There is, however, another way that's only just been released, and at the time of writing, isn't used by any distros. However, since it doesn't involve a distro getting anything signed, we expect that it will quickly become the preferred method of choice for smaller or non-commercial Linuxes. This method uses a pre-bootloader similar to the shim that's been developed by the Linux Foundation. It's also signed by Microsoft's key, but instead of using distribution-specific keys, it uses user-added hashes. This means that when a user updates their kernel, they'll have to add a new hash to the pre-bootloader's database.
In principal this could be done automatically, but that would break the chain of trust that the signatures create. This should, in theory, be as simple as the user pressing a key to confirm that they want to do this. However, this has to happen at bootup, so it can't be automated. The chain of trust is then preserved because it's the action of a physically-present user and can't be done by some malware. It is hoped that in future releases, the shim and the Linux-Foundation's pre-boot loader can be combined so that a single pre-boot loader can be used across multiple distros.
How does it work?
The final thing we'll look at is how well all this works in practice. To be honest, we didn't have terribly high hopes when we received a Windows 8 PC. We downloaded a selection of distros, burned them to DVDs, and started battle.
So we were presently surprised to find that, by and large, things just worked. Or at least they did if you selected the default options. On Ubuntu, OpenSuse and Fedora we were able to install on our Secure Boot enabled PC without having to fiddle with keys, boot loaders or anything else, for that matter. However, we had some problems when we tried to create custom partitions on the disc, or dual boot.
When it was announced, many people thought Secure Boot would lock Linux out of PCs. Fortunately, that just isn't the case, and a number of major distributions already support this system. Many more are likely to support it soon now that the Linux Foundation's pre-boot loader is ready to be used. We can only hope that these solutions continue to work with future versions of Secure Boot.
During this article, we've casually skipped over one of the biggest restrictions of Secure Boot. That is, the requirement that it can't be disabled on ARM systems. We can look at this a few different ways.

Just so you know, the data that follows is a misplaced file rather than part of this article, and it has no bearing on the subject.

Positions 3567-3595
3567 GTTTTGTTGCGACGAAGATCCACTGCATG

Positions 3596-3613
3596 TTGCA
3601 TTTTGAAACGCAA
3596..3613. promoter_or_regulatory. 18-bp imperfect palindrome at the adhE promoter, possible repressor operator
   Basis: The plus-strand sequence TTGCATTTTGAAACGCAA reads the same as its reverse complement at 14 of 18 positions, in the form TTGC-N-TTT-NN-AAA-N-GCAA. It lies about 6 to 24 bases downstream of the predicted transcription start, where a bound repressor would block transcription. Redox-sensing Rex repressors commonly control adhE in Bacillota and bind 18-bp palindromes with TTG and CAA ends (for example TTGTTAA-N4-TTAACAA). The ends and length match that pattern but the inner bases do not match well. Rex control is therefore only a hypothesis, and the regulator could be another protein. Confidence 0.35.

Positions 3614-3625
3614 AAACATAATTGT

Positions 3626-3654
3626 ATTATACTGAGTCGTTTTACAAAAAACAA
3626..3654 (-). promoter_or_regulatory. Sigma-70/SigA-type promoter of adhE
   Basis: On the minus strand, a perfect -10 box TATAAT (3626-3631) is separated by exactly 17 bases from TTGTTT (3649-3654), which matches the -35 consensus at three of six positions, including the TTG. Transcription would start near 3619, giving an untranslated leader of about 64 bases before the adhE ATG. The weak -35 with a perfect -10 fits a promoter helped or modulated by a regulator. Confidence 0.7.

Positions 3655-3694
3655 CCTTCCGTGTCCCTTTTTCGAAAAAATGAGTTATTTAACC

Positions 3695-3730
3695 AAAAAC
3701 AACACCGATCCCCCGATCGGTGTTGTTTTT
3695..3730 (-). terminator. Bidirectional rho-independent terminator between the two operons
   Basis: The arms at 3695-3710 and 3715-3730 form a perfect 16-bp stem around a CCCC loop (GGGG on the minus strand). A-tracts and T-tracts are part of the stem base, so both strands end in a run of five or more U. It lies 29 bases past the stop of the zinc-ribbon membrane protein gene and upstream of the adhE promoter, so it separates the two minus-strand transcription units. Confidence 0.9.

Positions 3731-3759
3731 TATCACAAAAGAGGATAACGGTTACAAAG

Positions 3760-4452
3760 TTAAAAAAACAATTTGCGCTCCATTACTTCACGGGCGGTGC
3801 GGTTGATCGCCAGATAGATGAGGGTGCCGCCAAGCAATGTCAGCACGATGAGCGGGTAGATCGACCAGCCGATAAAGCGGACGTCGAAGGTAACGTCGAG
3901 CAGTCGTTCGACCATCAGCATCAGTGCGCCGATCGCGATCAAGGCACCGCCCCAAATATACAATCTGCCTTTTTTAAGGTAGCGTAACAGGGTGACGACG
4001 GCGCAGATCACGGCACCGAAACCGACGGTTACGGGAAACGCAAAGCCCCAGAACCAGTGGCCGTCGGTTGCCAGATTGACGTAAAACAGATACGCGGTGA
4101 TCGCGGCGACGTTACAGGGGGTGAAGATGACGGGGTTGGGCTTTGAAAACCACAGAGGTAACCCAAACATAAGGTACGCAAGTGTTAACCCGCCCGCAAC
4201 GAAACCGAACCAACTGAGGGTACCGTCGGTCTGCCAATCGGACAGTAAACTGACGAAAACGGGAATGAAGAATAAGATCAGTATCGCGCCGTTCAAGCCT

We could casually ignore it since there are so few Windows RT machines available - and regardless of Secure Boot, few people seem inclined to buy them. We could also point to the fact many of the currently best-selling (pre-Windows 8) ARM machines have locked bootloaders (iPad and iPhone among them).
We could even suggest that many of the best-selling ARM computers that aren't phones or tablets have unlockable bootloaders (Chromebook, RaspberryPi). All these come together to make the case that we don't need to be worried about Secure Boot being locked on ARM machines.
But there is another angle to it all. Microsoft probably couldn't have insisted that manufacturers lock the boot loader on x86 machines. In the EU at least, this would almost certainly be construed as abusing a dominant market position, and that has got Microsoft in trouble before.
With ARM though, they don't have a dominant market position so are legally free to abuse their non-dominant position as much as they wish. With this in mind, some people have speculated that Secure Boot on ARM is what Microsoft want to do, and on x86 it's what they've been forced to do.
In the future, these people speculate, the x86 version will creep closer and closer to how it is on ARM until it finally locks users out of their own computers.
Cathy Malmrose, CEO of ZaReason, is one such person, and she spoke with us recently. Take a look at the interview for her views on the subject.
For now, though, Linux works perfectly well on both x86 Windows 8 machines - but we're still going to keep a very close eye on how Secure Boot changes in future versions.
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